Kathy Stinson's story of a boy who is interested in his surroundings and captivated by the music of a performing violinist is perfectly complemented by the illustrations of Dušan Petričić. Targeted use of watercolors highlight the flow of music and joy emanating from the violinist and the spirited observations of the child. Wanting to linger, the boy is instead pulled along, forced to adhere to the busy schedule of his mother who hurries obliviously through the crowd. In a satisfying conclusion, the mother later finds the time to appreciate and savor the music that so captivated her young son in the transit station.
Sure to be counted among one of 2013's best picture books, The Man with the Violin is a reminder that the world is often seen and heard best through the eyes and ears of a child.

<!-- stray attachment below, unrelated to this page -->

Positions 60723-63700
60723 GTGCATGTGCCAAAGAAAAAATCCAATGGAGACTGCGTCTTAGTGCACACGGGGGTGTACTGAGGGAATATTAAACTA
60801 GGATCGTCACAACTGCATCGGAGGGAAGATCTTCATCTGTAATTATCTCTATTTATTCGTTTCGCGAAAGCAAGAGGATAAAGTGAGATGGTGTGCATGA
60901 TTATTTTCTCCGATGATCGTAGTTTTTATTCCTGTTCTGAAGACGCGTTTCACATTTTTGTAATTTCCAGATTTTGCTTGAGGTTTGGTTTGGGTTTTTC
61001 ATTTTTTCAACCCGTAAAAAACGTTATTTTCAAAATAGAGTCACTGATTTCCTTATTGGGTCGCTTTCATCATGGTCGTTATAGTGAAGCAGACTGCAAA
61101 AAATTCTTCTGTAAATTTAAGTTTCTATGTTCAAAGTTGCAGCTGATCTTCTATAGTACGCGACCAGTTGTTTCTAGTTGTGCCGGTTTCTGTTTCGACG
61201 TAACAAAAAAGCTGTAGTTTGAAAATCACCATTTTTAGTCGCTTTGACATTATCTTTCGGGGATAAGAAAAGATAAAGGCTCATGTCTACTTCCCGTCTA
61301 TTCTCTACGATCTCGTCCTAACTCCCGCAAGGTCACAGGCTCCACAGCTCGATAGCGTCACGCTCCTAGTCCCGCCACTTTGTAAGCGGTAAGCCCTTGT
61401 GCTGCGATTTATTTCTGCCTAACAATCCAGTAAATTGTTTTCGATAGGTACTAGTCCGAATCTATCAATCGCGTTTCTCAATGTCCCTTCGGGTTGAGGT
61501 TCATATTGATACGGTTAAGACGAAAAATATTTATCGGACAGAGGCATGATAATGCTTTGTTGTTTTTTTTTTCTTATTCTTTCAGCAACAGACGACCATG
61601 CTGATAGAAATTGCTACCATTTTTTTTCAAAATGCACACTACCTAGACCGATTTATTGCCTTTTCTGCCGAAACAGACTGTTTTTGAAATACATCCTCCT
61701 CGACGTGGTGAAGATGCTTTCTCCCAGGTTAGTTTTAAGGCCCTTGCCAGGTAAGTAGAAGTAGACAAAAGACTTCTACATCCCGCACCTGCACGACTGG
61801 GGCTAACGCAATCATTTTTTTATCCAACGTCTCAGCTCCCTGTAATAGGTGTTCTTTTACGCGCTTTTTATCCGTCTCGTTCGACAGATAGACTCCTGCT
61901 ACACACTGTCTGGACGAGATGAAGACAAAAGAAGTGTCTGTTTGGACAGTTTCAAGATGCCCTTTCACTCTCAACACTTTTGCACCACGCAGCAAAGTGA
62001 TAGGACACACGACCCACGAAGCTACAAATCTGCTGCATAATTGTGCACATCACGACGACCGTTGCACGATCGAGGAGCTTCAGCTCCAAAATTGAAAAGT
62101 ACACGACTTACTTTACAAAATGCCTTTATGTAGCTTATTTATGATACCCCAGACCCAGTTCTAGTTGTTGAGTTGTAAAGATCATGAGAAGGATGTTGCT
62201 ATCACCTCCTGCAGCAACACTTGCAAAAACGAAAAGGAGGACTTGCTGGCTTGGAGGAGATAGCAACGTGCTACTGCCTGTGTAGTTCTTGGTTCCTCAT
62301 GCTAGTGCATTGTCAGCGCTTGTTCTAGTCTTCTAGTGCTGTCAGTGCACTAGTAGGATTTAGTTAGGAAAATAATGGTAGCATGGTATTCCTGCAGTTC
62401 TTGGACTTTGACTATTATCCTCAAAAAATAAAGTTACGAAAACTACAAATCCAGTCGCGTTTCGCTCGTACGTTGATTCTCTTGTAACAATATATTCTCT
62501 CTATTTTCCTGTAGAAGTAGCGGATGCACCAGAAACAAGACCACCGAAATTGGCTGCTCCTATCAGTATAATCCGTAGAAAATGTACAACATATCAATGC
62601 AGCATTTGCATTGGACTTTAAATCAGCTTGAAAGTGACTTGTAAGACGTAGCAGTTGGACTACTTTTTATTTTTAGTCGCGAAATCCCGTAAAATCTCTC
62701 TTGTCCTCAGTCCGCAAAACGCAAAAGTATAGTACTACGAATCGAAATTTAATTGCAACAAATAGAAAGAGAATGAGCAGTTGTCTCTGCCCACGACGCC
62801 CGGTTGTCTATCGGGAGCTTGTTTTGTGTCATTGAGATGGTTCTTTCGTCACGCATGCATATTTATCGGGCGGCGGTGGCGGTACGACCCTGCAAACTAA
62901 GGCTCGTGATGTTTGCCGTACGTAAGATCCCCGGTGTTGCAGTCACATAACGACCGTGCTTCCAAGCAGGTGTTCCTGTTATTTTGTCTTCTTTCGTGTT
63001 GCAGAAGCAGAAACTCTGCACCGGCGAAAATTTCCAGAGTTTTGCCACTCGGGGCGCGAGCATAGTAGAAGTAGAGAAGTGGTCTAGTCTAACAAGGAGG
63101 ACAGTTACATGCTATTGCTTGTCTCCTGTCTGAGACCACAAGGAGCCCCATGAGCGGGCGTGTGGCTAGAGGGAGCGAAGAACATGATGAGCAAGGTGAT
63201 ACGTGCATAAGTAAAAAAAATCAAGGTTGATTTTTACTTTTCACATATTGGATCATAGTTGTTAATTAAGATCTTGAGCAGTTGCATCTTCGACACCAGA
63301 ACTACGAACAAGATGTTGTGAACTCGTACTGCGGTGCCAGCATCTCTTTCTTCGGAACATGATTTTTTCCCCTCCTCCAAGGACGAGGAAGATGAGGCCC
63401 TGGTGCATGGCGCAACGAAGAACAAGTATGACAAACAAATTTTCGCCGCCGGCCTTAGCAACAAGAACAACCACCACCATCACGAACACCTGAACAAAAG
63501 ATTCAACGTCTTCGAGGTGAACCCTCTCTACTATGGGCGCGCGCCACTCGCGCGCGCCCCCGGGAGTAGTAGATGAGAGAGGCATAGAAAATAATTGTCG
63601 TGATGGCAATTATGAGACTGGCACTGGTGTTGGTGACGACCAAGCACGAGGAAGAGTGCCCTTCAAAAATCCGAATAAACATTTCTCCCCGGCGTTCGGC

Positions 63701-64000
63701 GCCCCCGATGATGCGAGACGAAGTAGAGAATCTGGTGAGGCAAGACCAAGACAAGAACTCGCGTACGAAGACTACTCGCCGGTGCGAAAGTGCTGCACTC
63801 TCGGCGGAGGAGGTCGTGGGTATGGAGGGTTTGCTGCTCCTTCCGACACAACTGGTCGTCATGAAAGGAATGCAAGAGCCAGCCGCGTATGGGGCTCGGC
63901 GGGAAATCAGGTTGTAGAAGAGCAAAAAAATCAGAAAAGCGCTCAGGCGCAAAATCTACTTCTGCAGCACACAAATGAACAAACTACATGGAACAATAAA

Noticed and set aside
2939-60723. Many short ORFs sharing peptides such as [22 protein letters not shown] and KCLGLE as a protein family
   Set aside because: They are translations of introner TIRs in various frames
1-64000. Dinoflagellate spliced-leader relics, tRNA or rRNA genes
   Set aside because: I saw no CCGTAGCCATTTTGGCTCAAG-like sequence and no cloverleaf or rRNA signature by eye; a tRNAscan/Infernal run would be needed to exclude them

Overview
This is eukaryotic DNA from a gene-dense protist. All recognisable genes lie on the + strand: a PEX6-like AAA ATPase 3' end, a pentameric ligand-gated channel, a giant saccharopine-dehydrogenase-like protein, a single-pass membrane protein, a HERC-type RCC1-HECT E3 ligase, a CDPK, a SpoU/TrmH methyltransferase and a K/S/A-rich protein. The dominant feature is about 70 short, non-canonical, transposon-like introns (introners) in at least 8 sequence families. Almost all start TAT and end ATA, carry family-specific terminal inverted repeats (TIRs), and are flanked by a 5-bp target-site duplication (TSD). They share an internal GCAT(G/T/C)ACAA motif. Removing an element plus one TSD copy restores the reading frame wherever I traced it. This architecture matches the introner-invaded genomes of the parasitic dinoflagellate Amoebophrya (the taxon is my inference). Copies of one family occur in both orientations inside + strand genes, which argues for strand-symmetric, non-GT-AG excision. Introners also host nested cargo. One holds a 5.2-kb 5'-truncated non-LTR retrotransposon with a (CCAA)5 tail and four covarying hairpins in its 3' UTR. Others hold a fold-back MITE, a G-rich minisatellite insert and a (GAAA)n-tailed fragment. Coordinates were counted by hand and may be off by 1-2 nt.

While this is not actually a nonfiction book, it is based on a true story, an experiment done by the Washington Post. Read the Washington Post article by Gene Weingarten and watch the actual footage of violin virtuoso Joshua Bell playing in the L'Enfant Metro Station in Washington, DC. For almost 45 minutes, harried commuters passed by, barely noticing the music of Joshua Bell. There was indeed, a young boy who wanted so badly to watch the performance, but his mother was too pressed for time. It's a lesson for us all.
For today's roundup of children's nonfiction book reviews, visit Booktalking, where author Anastasia Suen is hosting today's Nonfiction Monday.